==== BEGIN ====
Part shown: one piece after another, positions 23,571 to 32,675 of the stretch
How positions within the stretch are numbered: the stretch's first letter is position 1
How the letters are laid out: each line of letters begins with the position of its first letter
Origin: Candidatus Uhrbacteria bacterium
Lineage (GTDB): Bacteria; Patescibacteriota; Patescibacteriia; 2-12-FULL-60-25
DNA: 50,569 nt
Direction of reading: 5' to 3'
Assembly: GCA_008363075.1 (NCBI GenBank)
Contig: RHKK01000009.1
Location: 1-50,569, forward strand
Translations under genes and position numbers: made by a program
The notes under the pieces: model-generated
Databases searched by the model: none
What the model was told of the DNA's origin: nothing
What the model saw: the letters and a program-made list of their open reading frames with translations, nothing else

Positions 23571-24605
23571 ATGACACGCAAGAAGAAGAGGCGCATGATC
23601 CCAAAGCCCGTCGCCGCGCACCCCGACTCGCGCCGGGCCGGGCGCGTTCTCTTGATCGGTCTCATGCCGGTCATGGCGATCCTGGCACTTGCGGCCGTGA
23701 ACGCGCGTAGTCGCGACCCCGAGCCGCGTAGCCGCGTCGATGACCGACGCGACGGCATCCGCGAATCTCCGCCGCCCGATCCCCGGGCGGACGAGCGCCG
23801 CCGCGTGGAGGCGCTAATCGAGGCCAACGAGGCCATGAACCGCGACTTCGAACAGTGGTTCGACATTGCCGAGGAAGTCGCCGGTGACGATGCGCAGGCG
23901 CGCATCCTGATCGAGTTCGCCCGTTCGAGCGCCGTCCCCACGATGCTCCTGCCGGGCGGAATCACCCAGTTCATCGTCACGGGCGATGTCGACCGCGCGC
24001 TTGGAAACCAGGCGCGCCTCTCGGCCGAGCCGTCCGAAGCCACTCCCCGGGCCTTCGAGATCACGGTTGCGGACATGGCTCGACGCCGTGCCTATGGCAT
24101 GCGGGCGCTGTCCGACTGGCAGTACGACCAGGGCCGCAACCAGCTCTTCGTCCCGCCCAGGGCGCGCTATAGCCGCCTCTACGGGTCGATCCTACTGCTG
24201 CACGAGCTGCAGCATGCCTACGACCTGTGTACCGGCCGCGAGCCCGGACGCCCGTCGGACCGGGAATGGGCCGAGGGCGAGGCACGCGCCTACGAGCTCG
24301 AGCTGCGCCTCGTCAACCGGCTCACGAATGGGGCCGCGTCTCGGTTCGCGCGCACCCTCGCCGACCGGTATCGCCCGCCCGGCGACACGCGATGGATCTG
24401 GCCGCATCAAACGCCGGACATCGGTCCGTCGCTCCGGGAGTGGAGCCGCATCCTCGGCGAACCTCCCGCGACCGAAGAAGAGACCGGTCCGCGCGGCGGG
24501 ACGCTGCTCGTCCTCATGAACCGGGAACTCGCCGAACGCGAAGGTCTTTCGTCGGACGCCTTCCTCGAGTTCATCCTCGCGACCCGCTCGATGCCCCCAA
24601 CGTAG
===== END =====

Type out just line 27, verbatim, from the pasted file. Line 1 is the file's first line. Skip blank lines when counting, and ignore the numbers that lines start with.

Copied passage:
24501 ACGCTGCTCGTCCTCATGAACCGGGAACTCGCCGAACGCGAAGGTCTTTCGTCGGACGCCTTCCTCGAGTTCATCCTCGCGACCCGCTCGATGCCCCCAA